RE: Unicode copyleft inquiry

From: Paul Dempsey (
Date: Mon May 08 2000 - 23:42:22 EDT

I see this as more of a logo for branding a class of products than an
encoded character. It's like the USB plug symbol, and other similar
licensed/compatability/standard logos stamped on products. I haven't seen a
proposal to encode these. There are many dingbats and logos encoded in
existing fonts, but that doesn't necessarily give them legitimacy as encoded
characters. The Unicode logo itself is not encoded, though one might wish to
see it stamped on products that adhere to the standard at some level.

The copyleft symbol, while comparable to the copyright and trademark symbols
in appearance and intent by the originators, does not have a legal status as
do the copyright and trademark symbols.

Consider that the Kosher/Pareve symbols are not encoded but are in
widespread printed usage (though representable with an enclosing circle
combined with the appropriate letter). If only a small change of visual
design were considered, you could represent a copyleft symbol in Unicode
(circled L, for example). Of course, you lose the cuteness/cleverness of the
current design.

--- Paul

> -----Original Message-----
> From: Deborah Goldsmith []
> Sent: Monday, May 08, 2000 5:17 PM
> To: Unicode List
> Subject: Re: Unicode copyleft inquiry
> I suppose you could debate how widespread its use is, but I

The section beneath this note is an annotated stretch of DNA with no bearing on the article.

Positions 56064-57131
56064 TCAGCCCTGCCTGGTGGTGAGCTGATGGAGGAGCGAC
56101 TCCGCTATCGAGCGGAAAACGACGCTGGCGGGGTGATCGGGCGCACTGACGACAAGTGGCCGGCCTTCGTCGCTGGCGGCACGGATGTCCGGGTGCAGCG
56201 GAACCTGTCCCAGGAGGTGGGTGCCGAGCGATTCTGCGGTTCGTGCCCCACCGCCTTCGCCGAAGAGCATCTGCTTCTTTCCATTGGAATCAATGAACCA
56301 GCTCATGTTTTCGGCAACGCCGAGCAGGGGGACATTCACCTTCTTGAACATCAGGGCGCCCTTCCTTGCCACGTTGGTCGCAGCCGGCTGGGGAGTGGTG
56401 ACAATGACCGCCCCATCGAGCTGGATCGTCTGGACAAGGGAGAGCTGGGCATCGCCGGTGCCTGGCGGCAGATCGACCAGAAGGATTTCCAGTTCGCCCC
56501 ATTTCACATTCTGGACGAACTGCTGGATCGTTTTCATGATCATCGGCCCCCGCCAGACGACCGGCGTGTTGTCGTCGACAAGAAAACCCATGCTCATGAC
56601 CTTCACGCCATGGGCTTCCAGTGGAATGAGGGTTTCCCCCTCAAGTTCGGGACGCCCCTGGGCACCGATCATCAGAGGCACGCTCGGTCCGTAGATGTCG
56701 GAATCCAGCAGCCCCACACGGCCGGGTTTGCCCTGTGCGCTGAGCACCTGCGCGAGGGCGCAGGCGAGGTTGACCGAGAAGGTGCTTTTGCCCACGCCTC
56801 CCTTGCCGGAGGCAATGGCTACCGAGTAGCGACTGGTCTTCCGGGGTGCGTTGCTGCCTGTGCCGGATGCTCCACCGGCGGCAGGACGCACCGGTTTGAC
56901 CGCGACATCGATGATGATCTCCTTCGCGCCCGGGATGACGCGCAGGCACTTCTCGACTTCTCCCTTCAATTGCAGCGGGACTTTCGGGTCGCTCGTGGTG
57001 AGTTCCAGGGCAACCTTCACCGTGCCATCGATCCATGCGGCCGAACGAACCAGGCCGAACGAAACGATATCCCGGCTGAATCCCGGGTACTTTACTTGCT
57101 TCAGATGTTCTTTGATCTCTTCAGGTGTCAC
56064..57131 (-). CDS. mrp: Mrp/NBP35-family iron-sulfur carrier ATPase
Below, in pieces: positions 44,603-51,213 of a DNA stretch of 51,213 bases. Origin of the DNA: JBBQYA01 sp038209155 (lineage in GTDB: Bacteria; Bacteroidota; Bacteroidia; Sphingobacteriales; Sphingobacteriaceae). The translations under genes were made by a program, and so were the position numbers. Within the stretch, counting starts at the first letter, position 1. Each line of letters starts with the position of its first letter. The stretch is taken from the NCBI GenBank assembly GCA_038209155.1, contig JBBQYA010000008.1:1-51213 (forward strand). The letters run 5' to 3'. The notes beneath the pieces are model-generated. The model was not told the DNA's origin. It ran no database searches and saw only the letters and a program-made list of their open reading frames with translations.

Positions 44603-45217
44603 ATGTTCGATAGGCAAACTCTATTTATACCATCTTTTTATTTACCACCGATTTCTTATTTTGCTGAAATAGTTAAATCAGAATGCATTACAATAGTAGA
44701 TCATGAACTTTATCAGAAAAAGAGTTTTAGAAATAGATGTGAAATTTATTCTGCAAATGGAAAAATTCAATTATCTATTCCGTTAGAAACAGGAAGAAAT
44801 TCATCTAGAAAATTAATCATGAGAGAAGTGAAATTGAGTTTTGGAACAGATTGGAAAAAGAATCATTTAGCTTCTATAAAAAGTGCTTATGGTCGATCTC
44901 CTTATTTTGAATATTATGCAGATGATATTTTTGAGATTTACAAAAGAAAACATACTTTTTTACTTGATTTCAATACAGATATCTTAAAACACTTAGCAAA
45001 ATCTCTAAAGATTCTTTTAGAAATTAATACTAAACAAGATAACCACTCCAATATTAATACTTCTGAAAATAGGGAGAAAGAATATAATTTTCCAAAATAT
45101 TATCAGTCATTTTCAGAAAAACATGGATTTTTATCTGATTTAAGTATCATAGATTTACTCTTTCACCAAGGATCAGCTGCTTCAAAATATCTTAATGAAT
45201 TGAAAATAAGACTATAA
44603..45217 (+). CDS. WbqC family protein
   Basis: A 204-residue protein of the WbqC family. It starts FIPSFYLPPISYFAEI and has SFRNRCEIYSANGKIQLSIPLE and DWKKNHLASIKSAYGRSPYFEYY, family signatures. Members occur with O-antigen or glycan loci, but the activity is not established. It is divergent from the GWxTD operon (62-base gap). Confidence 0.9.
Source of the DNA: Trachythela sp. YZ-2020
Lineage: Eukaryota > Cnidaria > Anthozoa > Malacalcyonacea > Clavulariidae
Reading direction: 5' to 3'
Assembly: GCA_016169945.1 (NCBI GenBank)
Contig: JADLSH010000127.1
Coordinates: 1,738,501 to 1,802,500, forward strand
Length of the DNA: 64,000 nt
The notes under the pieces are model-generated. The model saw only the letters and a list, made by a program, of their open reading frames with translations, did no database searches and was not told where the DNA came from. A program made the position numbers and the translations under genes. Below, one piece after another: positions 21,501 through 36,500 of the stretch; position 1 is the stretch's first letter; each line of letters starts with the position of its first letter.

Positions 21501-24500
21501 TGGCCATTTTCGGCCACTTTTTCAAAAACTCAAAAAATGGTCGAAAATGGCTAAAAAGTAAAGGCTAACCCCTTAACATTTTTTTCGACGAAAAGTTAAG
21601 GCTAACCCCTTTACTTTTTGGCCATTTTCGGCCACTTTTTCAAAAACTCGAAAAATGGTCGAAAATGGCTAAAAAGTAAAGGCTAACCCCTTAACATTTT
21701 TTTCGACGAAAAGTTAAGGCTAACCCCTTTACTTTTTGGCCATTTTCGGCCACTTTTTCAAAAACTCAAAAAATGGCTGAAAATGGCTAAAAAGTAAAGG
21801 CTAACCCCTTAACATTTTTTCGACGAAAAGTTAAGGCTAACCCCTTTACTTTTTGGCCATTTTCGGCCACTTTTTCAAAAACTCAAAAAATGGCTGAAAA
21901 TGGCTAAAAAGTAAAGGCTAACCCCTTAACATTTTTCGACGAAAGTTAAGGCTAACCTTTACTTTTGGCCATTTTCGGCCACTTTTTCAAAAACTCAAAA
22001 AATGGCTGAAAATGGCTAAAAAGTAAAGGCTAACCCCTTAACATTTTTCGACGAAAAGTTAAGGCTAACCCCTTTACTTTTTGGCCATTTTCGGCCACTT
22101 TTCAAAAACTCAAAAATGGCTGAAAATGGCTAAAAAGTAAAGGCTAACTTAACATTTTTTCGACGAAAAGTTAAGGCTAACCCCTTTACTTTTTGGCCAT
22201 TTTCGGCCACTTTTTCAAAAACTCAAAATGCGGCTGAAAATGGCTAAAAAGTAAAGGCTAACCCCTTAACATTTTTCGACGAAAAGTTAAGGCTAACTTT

> have to agree
> that the copyleft character does not seem like a private-use
> character.
> If people are really using it, it seems like it should be officially
> encoded. Not knowing anything about it, I would guess there
> are probably
> more people using it than some of the other characters that
> *have* been
> encoded. :-)
> Deborah Goldsmith
> Manager, International Toolbox Group
> Apple Computer, Inc.
> on 5/8/2000 4:52 PM, John O'Conner <> wrote:
> > Aren't private-use characters to be used within relatively small,
> > well-contained organizations? ...hence the "private" in
> "private-use".
> > The copyleft idea, and now the copyleft character, will be
> used by a very
> > large number of people, or will at least be viewed by
> potentially many,
> > many people...with some people being part of the same
> organization, but
> > most coming from different ones. This would require
> different people around
> > the world to agree upon the code point of the character,
> which makes it a
> > quasi-standard, which seems exactly opposite the purpose of
> private-use
> > characters.
> >
> > Just stirring up dust,
> > John O'Conner
> >
> > Markus Scherer wrote:
> >
> >> sounds to me like a private-use character, similar to the
> apple symbol.
> >> markus
> >

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